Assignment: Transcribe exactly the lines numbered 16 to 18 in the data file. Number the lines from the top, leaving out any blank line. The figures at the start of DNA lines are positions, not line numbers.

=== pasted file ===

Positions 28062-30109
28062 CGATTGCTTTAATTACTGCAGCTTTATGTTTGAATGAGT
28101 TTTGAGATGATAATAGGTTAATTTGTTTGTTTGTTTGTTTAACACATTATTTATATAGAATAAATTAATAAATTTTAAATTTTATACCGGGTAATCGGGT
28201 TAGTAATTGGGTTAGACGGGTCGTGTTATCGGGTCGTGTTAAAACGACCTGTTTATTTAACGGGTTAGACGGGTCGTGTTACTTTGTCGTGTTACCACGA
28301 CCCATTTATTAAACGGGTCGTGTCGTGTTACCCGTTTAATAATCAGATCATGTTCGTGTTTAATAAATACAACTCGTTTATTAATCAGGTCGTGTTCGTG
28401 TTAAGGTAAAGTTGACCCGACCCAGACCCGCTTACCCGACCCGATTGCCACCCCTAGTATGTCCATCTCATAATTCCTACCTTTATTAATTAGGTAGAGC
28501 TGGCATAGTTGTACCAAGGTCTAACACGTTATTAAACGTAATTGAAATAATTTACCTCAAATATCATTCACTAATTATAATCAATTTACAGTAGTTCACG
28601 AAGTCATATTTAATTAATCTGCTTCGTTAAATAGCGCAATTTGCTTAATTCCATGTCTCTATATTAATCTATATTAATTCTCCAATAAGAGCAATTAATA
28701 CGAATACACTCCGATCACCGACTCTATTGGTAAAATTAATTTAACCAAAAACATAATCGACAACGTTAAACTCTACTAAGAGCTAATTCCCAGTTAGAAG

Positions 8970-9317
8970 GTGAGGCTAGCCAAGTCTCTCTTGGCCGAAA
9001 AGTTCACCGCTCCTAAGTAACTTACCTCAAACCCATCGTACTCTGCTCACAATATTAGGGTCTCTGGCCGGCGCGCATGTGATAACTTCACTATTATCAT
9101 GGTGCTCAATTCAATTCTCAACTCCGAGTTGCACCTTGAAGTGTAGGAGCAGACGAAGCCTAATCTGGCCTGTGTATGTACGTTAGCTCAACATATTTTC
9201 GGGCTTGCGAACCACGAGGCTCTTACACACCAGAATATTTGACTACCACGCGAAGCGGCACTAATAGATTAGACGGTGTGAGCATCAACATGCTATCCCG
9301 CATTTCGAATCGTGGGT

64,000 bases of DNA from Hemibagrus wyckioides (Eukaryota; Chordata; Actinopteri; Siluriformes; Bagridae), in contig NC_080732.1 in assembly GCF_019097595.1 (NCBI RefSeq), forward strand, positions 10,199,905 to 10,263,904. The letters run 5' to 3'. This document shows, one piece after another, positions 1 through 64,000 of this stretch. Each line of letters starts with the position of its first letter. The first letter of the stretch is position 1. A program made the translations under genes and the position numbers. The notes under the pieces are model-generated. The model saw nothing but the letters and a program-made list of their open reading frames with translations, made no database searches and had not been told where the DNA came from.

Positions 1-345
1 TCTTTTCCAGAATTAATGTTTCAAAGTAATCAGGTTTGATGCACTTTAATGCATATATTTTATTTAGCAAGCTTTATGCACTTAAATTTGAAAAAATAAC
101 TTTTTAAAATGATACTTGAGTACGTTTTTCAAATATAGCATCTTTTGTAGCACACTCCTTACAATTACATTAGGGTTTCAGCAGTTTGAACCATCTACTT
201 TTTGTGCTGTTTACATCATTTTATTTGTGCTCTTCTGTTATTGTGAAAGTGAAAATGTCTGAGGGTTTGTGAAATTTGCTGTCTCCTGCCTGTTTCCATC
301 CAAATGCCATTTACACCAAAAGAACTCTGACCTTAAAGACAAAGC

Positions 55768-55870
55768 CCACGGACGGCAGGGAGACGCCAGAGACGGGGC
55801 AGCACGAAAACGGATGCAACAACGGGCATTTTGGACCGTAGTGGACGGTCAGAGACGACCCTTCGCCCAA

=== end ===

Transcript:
64,000 bases of DNA from Hemibagrus wyckioides (Eukaryota; Chordata; Actinopteri; Siluriformes; Bagridae), in contig NC_080732.1 in assembly GCF_019097595.1 (NCBI RefSeq), forward strand, positions 10,199,905 to 10,263,904. The letters run 5' to 3'. This document shows, one piece after another, positions 1 through 64,000 of this stretch. Each line of letters starts with the position of its first letter. The first letter of the stretch is position 1. A program made the translations under genes and the position numbers. The notes under the pieces are model-generated. The model saw nothing but the letters and a program-made list of their open reading frames with translations, made no database searches and had not been told where the DNA came from.

Positions 1-345
1 TCTTTTCCAGAATTAATGTTTCAAAGTAATCAGGTTTGATGCACTTTAATGCATATATTTTATTTAGCAAGCTTTATGCACTTAAATTTGAAAAAATAAC